Following an investigation by the EA, Niramax were fined a total of £16,000 and ordered to pay costs of £10,000.
Gov.uk, 16 January 2018
Health and Safety
Company fined after employee fall through skylight
The worker was re-siting a heater and chimney flue on the roof with another employee when he fell through a skylight in October 2014. He suffered severe injuries and died as a result six months later.
The HSE investigation found that the work at height on the fragile roof was not appropriately planned, supervised or carried out in a safe manner. IKO-Design Ltd pleaded guilty to breaching Regulation 4 and 9(2) of the Work at Height Regulations 2005 and was fined £100,000 plus costs of £35,000.
SHP Online, 12 January 2018
Civil engineering firm fined following employee fatality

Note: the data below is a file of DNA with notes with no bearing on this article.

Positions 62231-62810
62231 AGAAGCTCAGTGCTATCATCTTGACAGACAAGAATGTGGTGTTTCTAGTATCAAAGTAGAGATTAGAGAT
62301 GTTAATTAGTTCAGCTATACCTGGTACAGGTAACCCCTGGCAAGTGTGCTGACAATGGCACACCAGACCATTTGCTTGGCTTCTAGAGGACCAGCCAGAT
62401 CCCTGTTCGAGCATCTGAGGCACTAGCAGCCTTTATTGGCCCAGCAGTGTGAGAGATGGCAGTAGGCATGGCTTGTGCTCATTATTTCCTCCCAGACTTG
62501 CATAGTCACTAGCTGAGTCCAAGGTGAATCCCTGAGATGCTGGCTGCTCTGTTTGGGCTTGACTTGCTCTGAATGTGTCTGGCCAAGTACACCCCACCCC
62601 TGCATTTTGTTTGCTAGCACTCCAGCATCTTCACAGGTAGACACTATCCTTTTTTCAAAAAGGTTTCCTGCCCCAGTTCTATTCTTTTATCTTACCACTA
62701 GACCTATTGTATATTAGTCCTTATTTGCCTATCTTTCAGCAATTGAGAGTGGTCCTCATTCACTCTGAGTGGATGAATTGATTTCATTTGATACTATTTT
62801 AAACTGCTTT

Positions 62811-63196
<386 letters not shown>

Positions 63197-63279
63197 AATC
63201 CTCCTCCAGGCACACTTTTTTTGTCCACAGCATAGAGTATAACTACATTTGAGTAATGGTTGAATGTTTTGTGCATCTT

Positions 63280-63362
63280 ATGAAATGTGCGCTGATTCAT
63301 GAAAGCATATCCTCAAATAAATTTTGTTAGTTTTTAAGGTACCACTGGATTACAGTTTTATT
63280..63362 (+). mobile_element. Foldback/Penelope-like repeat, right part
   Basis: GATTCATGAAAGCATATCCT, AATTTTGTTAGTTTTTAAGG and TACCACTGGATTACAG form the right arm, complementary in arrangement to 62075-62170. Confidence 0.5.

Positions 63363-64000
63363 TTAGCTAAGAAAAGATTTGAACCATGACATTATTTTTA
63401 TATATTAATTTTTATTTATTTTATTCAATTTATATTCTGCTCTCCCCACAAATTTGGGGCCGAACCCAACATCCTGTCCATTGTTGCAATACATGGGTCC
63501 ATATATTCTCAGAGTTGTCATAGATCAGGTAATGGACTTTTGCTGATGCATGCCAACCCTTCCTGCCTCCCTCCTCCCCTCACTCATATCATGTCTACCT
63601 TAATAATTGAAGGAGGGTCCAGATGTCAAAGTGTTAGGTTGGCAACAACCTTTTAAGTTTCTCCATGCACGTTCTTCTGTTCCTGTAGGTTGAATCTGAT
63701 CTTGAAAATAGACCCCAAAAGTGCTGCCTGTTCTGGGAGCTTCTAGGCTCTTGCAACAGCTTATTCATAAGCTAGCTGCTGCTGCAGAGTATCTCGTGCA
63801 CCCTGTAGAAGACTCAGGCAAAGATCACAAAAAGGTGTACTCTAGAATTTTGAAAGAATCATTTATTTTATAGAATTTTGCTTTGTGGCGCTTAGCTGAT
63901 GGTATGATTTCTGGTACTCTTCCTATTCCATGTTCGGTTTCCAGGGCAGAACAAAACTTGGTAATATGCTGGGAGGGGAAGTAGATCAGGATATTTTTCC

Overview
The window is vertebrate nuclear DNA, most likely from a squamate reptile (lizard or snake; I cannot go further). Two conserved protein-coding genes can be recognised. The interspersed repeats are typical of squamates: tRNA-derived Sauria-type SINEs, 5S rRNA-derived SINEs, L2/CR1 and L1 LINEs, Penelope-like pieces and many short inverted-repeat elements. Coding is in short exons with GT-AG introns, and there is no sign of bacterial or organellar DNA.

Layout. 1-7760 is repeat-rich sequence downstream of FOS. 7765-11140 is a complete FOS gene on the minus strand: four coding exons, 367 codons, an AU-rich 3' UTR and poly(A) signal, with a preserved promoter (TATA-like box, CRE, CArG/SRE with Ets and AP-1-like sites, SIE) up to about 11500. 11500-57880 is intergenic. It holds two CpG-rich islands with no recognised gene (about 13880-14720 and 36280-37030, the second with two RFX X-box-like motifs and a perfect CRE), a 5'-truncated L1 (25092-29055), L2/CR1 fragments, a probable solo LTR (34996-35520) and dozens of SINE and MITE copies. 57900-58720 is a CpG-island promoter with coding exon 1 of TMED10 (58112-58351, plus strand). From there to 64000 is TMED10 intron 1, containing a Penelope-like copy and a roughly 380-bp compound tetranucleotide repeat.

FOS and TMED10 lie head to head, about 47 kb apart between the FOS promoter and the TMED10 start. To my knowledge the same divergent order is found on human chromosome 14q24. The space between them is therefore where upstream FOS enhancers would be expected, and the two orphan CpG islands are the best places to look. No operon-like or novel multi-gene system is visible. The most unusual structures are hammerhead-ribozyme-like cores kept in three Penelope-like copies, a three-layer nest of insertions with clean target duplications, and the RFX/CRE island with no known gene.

RMB Contractors Ltd have been fined after an employee sustained fatal crush injuries in an incident in December 2014 whilst laying concrete. During the works an old cable duct had to be dug out before new concrete could be laid and a 21 tonne tracked excavator was being used to dig out the duct. The excavator was parked in front of a stationary dumper truck. As the excavator was working back towards the truck the employee was crushed between them. He was pronounced dead at the scene.
RMB Contractors Ltd pleaded guilty to breaching section 2(1) of the Health and Safety at Work Act 1974 and was fined £75,000 plus £24,482.80 in costs.
HSE, 8 January 2018